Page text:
• haparker321 says:

      How else would you want me to respond? I use quotation marks (“”/””) so that when I put responses to your ideals, there is some readability, not to mention that there are spaces so that you can see my responses.

      If you mean by ‘books’ as to refer to the entire OT canon, you would be correct. If you mean solely the first five books, you would need to show some evidence for that. Concerning Moses age, why are you bringing that up? I know he lived for 120 years, the 1,200 year apart is a bit of a stretch (since God reduced our age spans to less than 120 years after the flood).

      I didn’t realize we were quoting from the same source, I’m sorry. Nevertheless, the different treatments of Slavery between Israel and the U.S. does not negate Scriptural teaching. Israel ran slavery based upon two condition (1) financial or (2) spoils of war. In any of the circumstances, the slaves were indebted to the owner for a brief period of time (seven years) and can be released for receiving abuse. U.S. Slavery is different because the slaves that were owned were (1) Kidnapped originally, (2) abused extensively, and (3) kept for a lifetime, and all three of these conditions are direct violations of Scriptural law. Furthermore, there are two different periods of time which I might add explains Paul’s ‘condoning.’ The funny part about is that Paul was suggesting that Christians are to be submissive to their authority, regardless of the circumstances.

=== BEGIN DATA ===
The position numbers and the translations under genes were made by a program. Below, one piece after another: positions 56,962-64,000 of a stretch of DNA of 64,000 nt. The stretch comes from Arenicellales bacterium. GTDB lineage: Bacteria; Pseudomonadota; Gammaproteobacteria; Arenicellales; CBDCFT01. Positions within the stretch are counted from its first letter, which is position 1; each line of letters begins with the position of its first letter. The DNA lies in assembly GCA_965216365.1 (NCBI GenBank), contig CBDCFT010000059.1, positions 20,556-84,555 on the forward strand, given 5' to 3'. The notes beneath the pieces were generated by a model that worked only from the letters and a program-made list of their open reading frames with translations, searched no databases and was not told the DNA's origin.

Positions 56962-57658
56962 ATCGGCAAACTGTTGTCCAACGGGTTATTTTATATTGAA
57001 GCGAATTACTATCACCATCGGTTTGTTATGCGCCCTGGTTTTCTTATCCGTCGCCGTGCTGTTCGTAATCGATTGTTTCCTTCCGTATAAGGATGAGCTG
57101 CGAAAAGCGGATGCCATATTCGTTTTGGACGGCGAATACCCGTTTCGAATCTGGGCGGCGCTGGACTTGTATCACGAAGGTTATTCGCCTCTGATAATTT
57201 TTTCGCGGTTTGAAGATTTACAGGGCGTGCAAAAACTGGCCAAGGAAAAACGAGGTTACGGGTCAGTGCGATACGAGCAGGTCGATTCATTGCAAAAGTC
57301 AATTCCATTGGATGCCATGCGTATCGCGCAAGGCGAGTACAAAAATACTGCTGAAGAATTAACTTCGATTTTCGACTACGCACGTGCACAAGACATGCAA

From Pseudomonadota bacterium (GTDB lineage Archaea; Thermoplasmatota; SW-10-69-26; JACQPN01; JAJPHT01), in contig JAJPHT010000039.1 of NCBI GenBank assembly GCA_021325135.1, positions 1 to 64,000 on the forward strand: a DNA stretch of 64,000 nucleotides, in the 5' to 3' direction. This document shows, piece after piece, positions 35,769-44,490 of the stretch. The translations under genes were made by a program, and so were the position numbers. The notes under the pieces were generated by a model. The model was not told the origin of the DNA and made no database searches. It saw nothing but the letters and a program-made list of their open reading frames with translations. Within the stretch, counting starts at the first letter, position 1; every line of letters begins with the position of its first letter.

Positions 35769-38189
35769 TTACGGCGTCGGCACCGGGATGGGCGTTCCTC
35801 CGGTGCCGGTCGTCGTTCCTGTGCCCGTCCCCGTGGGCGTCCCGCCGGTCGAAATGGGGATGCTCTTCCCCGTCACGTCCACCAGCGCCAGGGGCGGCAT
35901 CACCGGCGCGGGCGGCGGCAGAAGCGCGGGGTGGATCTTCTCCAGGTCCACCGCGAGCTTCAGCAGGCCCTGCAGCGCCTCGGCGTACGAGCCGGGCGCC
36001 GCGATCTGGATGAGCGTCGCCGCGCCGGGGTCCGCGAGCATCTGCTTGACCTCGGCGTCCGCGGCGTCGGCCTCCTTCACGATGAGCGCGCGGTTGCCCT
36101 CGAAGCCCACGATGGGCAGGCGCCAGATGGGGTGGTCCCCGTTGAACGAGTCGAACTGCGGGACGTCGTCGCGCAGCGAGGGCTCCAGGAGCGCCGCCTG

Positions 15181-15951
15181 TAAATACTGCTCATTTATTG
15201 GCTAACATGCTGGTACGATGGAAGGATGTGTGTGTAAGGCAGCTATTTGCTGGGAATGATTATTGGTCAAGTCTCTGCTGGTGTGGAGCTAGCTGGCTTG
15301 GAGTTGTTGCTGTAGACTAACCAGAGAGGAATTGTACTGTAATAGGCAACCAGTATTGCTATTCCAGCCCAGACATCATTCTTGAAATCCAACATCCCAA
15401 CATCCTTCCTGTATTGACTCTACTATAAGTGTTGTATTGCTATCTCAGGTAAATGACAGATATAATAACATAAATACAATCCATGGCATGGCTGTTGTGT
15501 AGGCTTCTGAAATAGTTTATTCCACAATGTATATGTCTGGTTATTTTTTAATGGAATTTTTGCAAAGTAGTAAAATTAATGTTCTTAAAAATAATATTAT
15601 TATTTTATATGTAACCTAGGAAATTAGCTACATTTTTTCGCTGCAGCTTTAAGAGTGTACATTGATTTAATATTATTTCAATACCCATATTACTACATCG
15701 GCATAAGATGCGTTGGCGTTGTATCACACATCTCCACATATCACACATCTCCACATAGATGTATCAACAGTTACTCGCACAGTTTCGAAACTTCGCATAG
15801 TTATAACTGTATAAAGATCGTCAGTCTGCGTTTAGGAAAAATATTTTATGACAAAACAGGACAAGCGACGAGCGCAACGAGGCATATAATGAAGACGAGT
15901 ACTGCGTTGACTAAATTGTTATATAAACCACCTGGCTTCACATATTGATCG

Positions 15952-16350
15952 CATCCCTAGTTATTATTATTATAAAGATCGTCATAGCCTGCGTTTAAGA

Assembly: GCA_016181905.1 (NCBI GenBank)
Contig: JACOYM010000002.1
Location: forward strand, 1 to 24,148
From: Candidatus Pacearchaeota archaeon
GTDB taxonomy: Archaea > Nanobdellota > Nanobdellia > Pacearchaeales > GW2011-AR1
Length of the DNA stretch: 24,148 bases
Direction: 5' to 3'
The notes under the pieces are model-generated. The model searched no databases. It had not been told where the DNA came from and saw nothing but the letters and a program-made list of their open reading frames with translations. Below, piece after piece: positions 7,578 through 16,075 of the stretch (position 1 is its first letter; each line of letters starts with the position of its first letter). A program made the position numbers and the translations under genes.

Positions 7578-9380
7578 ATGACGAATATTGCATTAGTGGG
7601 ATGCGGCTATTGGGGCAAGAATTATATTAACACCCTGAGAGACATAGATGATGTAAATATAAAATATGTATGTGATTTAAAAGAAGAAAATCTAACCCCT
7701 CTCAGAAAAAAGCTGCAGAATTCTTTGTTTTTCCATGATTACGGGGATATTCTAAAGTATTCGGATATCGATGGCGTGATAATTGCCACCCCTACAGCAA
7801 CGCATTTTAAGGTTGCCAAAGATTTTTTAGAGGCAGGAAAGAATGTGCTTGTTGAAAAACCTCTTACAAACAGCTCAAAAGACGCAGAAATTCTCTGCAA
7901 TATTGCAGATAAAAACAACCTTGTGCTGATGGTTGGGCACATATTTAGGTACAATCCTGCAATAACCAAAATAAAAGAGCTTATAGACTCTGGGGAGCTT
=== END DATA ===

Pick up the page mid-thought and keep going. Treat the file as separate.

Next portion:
The Reformers were not claiming to have ‘new’ revelations; they sought to ‘Reform’ the church by realigning itself with the practices and beliefs of the Early Church. The reason why they split with Catholicism is because the Reformers began to see too much corruptions in the Church which demanded that there needed to be some changes. For the most part, I believe the Catholic Church has departed from the sound biblical teaching and embraced speculative theology. That is why I do not associate with the Catholic Church (though I have plenty of Conservative Catholic Friends).

      I said astrologist because I assumed you enjoyed discussing about the nature of universe. Unfortunately, I used astrologist when I mean astronomist i.e., someone who studies astronomy. I don’t know why you are getting aggravated because I said at one point that some of your writings sound like arguments from a 15 year old, but I’ll try to be more gentle if I can.

      That is not a Nazirite society, Rex. These are part of the one and the same law.